Commentary on the Lamentations of the Prophet Jeremiah

Commentary on the Lamentations of the Prophet Jeremiah

Commentary on the Lamentations of the Prophet Jeremiah

Commentary on the Lamentations of the Prophet Jeremiah

Synopsis

Peter Martyr Vermigli's earliest biblical commentary to survive is his lectures on the Book of Lamentations. As a refugee from Catholic Italy, Martyr sympathises with the Hebrew poet, who looks over the devastation of Jerusalem. The Introduction gives a précis of Christian Hebraism and pays particular attention to the Bomberg Bible. The notes highlight Martyr's allusions to the Jewish commentators of that Bible.

Excerpt

Peter martyr lectures from a rabbinic bible

In 1542 Peter Martyr Vermigli, a refugee from Catholic Italy, arrived in Strasbourg and found work in Martin Bucer’s academy as a lecturer on the Old Testament. Martyr began teaching first the Minor Prophets and then Lamentations. An able Hebraist, he found so many of his students already knew Hebrew that he lectured on the Hebrew text; in an earlier period of the Christian church, Martyr would have had no such students, since knowledge of Hebrew among Christians was restricted to a few specialists. in his classroom, Martyr moved consciously away from the fanciful, often allegorical, exegesis of the Middle Ages and toward the newer, more philological methods of interpretation developed by Renaissance humanists; that is, he sought the most correct text available and its original meaning. the Old Testament text that he used was a so-called Rabbinic Bible, a Hebrew-Aramaic text surrounded by the commentary of medieval Jewish grammarians such as Rashi and Ibn Ezra. These grammarians had, in their own scholarly communities, introduced philological exegesis almost half a millennium earlier. Martyr expected his Christian students to follow him when he cited or alluded to the Jewish grammarians’ discussions of difficult points in the Hebrew text.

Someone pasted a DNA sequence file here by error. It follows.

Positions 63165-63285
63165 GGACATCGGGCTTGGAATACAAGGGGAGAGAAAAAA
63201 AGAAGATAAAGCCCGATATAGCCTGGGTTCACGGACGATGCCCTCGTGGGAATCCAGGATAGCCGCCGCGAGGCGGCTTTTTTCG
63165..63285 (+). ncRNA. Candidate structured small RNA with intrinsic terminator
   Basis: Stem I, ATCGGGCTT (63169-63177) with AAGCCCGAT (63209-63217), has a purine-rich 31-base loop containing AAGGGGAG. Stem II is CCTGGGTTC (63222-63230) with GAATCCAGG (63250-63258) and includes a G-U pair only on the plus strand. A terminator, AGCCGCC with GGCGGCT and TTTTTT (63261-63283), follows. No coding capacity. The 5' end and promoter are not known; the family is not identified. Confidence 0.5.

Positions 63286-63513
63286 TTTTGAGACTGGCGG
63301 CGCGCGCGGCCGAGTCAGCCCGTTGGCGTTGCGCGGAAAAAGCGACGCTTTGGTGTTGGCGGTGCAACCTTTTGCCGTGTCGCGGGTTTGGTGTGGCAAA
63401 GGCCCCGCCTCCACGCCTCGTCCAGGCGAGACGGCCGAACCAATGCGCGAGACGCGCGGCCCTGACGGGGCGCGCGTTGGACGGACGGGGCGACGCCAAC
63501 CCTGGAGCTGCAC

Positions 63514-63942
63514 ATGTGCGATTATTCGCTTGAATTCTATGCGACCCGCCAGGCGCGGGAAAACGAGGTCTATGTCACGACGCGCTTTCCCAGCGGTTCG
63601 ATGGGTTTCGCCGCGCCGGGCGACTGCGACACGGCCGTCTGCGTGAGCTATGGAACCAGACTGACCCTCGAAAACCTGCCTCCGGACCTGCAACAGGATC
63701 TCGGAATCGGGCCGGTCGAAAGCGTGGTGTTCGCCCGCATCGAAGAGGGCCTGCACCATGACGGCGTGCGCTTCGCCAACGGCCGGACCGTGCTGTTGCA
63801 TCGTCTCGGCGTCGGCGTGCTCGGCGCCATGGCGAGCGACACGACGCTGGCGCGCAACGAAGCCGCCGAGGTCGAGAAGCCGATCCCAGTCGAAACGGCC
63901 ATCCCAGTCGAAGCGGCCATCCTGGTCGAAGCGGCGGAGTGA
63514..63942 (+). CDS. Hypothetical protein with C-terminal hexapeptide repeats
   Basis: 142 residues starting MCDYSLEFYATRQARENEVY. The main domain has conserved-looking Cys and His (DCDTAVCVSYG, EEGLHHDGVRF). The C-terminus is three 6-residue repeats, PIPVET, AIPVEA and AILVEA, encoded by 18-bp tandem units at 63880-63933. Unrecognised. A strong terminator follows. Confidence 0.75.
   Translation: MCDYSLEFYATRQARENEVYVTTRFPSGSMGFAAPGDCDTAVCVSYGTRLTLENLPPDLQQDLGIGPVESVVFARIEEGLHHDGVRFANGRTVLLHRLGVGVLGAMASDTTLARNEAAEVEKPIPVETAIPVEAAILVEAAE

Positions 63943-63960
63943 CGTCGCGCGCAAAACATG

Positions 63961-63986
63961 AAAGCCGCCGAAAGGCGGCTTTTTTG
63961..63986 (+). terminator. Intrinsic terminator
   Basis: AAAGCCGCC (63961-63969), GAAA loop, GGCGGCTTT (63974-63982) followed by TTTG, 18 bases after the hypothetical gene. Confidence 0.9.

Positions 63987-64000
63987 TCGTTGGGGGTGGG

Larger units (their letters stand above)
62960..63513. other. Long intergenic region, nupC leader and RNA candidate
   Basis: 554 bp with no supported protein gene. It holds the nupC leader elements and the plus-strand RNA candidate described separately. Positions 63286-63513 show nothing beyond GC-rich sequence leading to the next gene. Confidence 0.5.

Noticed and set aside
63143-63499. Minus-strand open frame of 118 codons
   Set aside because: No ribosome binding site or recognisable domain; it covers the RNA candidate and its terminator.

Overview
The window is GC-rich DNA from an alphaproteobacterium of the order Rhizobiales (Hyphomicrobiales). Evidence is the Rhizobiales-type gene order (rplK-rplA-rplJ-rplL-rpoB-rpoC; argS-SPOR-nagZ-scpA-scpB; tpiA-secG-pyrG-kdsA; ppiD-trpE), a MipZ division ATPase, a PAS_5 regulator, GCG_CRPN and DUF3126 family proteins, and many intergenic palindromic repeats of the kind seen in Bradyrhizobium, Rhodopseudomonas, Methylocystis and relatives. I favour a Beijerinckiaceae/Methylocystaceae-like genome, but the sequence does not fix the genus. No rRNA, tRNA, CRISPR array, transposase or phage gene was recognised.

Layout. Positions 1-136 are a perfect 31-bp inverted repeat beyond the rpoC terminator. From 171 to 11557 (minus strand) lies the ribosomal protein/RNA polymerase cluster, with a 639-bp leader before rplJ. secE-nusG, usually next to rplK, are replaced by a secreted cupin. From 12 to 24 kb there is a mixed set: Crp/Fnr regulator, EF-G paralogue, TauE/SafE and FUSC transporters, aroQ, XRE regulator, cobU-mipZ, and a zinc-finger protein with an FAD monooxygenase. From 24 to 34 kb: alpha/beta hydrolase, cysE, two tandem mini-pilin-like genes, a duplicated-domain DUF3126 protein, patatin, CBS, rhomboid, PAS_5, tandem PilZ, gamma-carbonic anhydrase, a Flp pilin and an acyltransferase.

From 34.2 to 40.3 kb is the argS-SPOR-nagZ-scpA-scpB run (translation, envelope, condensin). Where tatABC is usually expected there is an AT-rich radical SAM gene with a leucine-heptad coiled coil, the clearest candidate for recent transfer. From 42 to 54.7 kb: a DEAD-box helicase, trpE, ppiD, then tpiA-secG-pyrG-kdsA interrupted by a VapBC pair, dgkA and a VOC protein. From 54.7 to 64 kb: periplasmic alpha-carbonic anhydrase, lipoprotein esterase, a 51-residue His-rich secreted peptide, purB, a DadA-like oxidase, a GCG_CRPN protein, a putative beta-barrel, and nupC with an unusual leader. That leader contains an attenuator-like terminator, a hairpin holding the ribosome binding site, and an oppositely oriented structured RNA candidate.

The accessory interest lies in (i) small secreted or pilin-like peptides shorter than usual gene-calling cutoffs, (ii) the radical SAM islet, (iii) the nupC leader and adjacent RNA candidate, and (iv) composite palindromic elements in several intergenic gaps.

in a letter to his former congregation at Lucca, written soon after his arrival in Strasbourg, Martyr writes: “Because many in this academy know Hebrew, I expound the Hebrew text in Latin.” See lls, 98; hereafter Donnelly’s translation of this early biography is referred to as, Simler, lls. Simler first published Oratio de vita & obitu … Petri Mar tyris Vermilii in 1563. For Hebraism as an elistist phenomenon, see Jerome Friedman, The Most Ancient Testimony: Sixteenth-Century Christian-Hebraica in the Age of Renaissance Nos talgia (Athens: Ohio University Press, 1983), 13–14.

For a fuller description of this Bible and Martyr’s personal copy of it, see “The Rabbinic (Bomberg) Bibles,” p. xxvi below.

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